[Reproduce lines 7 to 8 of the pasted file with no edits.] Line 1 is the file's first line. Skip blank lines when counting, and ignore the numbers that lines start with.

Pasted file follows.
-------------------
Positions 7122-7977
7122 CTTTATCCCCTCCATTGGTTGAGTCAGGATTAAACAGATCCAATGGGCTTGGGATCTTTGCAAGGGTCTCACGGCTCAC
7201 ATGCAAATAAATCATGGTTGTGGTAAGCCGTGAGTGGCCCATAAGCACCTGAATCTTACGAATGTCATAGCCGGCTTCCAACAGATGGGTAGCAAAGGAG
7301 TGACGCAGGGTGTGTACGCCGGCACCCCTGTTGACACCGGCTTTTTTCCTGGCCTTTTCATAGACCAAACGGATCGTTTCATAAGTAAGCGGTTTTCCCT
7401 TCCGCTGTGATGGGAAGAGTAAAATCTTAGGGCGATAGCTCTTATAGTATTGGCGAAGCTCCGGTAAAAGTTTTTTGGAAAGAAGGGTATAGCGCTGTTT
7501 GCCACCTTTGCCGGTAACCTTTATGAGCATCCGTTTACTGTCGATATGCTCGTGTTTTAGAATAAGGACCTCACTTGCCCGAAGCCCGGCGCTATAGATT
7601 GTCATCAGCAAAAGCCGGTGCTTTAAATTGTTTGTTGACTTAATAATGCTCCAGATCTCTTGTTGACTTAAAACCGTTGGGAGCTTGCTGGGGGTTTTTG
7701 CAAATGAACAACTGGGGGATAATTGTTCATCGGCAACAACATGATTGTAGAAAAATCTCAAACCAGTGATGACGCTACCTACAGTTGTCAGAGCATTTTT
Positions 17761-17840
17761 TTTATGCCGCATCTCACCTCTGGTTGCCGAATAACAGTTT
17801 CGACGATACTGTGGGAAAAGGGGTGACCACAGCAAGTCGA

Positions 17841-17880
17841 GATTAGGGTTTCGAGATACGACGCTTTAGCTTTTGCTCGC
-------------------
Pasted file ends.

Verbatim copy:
7601 GTCATCAGCAAAAGCCGGTGCTTTAAATTGTTTGTTGACTTAATAATGCTCCAGATCTCTTGTTGACTTAAAACCGTTGGGAGCTTGCTGGGGGTTTTTG
7701 CAAATGAACAACTGGGGGATAATTGTTCATCGGCAACAACATGATTGTAGAAAAATCTCAAACCAGTGATGACGCTACCTACAGTTGTCAGAGCATTTTT